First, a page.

- Associated Press - Sunday, March 8, 2015

SALISBURY, Md. (AP) - Soon after meeting her future husband Frank, Mitzi Perdue began to take notes.

Frank, of course, is Frank Perdue of the Salisbury-based Perdue Farms Inc. chicken company. When Frank began working at Perdue, it was him and his father, Mitzi Perdue said.

But by the time Frank Perdue died in 2005, the company - of which Frank’s son, Jim Perdue, is now chairman - had grown to many thousands of employees.

More than 25 years after Frank and Mitzi’s first meeting, and after interviews with 134 people, she’s written a biography of her husband Frank that can also serve as a business guide. The anecdote about taking notes is one from her book, titled “Tough Man, Tender Chicken: Business & Life Lessons from Frank Perdue.”

She wrote a previous biography of him, “Frank Perdue: Fifty Years of Building on a Solid Foundation,” published in 1989.

Mitzi Perdue has been a columnist - including previously for The Daily Times - and currently writes a blog for the Academy of Women’s Health and writes for Genetic Engineering & Biotechnology News. She’s also on the board of the Perdue Foundation.

She had been planning to write a different, unrelated book, but when that didn’t work out, a now-executive with her book publisher, Significance Press, suggested she write about Frank Perdue.

Mitzi Perdue, 73, said in an interview this winter she doesn’t know if her late husband, Frank Perdue, would like the biography. She writes a family newsletter, and she used to have Frank Perdue read it first.

“He just, without exception, would take out anything that was like a glowing report,” Mitzi Perdue said.

Although she admits that she’s biased as his widow, she didn’t edit out the people who didn’t rave about him. Actually, she said, the book would have been boring - and wouldn’t have been fair to Frank Perdue - if she’d only been positive.

She acknowledged the unique opportunity she had.

“I think there wouldn’t be many biographers who would get a chance to ask their subject in real time at any moment what’s going on,” she said.

Mitzi Perdue said she originally planned for her book on Frank Perdue, published last fall, to be for business students. But she also realized other people were just interested in Frank Perdue or about the chicken industry.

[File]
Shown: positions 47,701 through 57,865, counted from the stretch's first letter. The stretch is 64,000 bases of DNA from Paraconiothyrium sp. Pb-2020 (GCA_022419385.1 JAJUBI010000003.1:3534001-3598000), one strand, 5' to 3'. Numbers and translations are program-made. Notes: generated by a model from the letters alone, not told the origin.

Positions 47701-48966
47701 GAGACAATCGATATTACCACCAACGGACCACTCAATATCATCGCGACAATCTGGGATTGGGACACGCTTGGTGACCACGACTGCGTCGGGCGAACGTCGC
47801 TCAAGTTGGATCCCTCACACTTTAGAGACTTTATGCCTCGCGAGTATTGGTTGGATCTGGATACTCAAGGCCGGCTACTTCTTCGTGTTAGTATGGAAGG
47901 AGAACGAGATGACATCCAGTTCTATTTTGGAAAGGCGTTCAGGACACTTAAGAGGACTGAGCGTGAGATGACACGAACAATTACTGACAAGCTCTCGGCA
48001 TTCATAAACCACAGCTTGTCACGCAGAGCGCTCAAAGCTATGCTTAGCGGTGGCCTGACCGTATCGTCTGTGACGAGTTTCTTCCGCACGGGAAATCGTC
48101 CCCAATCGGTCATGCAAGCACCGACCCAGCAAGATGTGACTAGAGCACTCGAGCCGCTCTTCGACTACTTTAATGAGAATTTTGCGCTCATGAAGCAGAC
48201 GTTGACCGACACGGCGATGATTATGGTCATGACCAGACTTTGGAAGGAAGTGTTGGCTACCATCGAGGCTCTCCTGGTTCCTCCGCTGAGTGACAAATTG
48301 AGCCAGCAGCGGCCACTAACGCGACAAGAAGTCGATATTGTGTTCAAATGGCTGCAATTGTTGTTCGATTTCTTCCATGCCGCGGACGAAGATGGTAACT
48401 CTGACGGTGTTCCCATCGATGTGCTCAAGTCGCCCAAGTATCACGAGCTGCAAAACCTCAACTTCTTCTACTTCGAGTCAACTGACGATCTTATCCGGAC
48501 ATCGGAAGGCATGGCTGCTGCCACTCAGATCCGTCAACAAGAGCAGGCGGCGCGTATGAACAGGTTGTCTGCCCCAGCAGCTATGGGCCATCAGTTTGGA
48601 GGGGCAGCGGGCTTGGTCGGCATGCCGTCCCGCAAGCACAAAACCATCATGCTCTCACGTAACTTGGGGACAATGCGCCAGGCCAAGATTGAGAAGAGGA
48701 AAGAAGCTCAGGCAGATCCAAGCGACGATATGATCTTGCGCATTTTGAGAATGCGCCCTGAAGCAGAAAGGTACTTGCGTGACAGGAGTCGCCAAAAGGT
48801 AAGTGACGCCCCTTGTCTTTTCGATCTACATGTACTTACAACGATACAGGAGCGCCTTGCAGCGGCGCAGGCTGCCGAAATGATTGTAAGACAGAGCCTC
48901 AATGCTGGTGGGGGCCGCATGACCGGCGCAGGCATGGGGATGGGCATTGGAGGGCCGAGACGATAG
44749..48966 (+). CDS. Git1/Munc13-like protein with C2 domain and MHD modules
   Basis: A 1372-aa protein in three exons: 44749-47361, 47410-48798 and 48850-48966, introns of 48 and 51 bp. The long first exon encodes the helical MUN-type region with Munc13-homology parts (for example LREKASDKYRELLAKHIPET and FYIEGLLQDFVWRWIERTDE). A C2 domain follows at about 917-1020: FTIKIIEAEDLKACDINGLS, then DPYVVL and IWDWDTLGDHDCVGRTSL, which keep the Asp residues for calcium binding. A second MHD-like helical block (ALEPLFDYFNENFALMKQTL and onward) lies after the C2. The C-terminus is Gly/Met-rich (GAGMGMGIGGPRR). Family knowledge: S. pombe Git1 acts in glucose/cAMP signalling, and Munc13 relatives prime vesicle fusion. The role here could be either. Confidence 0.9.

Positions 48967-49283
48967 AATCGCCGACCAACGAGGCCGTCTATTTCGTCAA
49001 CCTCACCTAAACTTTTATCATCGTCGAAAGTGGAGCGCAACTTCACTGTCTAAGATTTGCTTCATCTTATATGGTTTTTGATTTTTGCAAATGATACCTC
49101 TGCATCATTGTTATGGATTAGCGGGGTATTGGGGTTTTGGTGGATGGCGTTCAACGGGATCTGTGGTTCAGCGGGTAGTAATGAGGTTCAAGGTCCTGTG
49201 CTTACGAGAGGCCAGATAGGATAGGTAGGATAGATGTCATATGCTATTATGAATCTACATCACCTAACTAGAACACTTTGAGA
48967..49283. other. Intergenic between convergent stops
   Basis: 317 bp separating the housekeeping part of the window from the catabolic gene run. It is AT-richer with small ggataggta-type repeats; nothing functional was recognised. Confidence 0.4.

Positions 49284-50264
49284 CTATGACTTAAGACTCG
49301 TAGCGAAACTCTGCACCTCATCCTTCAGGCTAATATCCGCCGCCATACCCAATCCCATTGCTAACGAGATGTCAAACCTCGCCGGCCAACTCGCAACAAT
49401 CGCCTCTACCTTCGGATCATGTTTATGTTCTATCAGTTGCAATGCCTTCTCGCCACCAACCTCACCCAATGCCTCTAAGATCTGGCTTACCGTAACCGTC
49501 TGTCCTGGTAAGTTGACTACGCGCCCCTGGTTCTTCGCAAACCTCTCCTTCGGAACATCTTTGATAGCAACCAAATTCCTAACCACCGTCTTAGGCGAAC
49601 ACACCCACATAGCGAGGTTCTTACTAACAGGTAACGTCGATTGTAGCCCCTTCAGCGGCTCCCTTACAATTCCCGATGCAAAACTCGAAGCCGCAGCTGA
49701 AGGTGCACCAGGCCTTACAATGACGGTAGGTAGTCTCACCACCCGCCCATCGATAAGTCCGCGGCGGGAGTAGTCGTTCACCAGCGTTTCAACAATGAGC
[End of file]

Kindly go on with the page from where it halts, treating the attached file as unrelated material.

“This book is about the life and work of Frank Perdue and it’s really meant to be inspirational,” Mitzi Perdue said. “I think when you read it maybe you’ll just possibly think a little bit bigger.”

The book is separated into 22 chapters relating to different aspects of Frank Perdue and business, from his childhood to marketing, packaging, accounting and loyalty. Each chapter ends with a few key points from the chapter: “Frank Perdue’s Lessons.”

Words of wisdom from Frank Perdue are also compiled in the form of quotes at the end, among them:

- “You can go to the worst operator there is and find something in his operation that’s better than you are.”

- “Do things right, treat people right, be honest in your dealings, and the business will grow; it will grow because you did things right, not because you wish it was big.”

- “There is no substitute for high quality. Quality is the one absolutely necessary ingredient of all the most successful companies in the world.”

Through her interviews with others - including people who knew him before she did - she was able to learn more about her late husband.

“He was very different at home than he was at work,” Mitzi Perdue said. “He was really pretty easygoing at home. And at work, he really was a tough man. On the other hand, almost everybody I interviewed had stayed with him for life and wouldn’t have it any other way.”

He was not only successful in business, but involved in his community and family, Mitzi Perdue said.

She said she misses Frank Perdue, who she married in 1988.

“I look back on the years with him as absolutely the best of my life,” Mitzi Perdue said.

She said she enjoyed writing the book, which she wrote and did most of the interviews for between March and June of last year - that was 15-hour days, seven days a week, she said.

“I’ve been happier writing this book than I have been since the time of his passing,” Mitzi Perdue said.

Frank Perdue did very well with growing the business, Mitzi Perdue said.

“From his vast knowledge of the world that he got from so much reading and talking with people and research, he knew where he wanted to go, he figured out how to get there and most often how to get there meant learning new skills, overcoming old attitudes, just growing and becoming a bigger and bigger person,” Mitzi Perdue said. “And I think the book gives that advice over and over again, in different words.”

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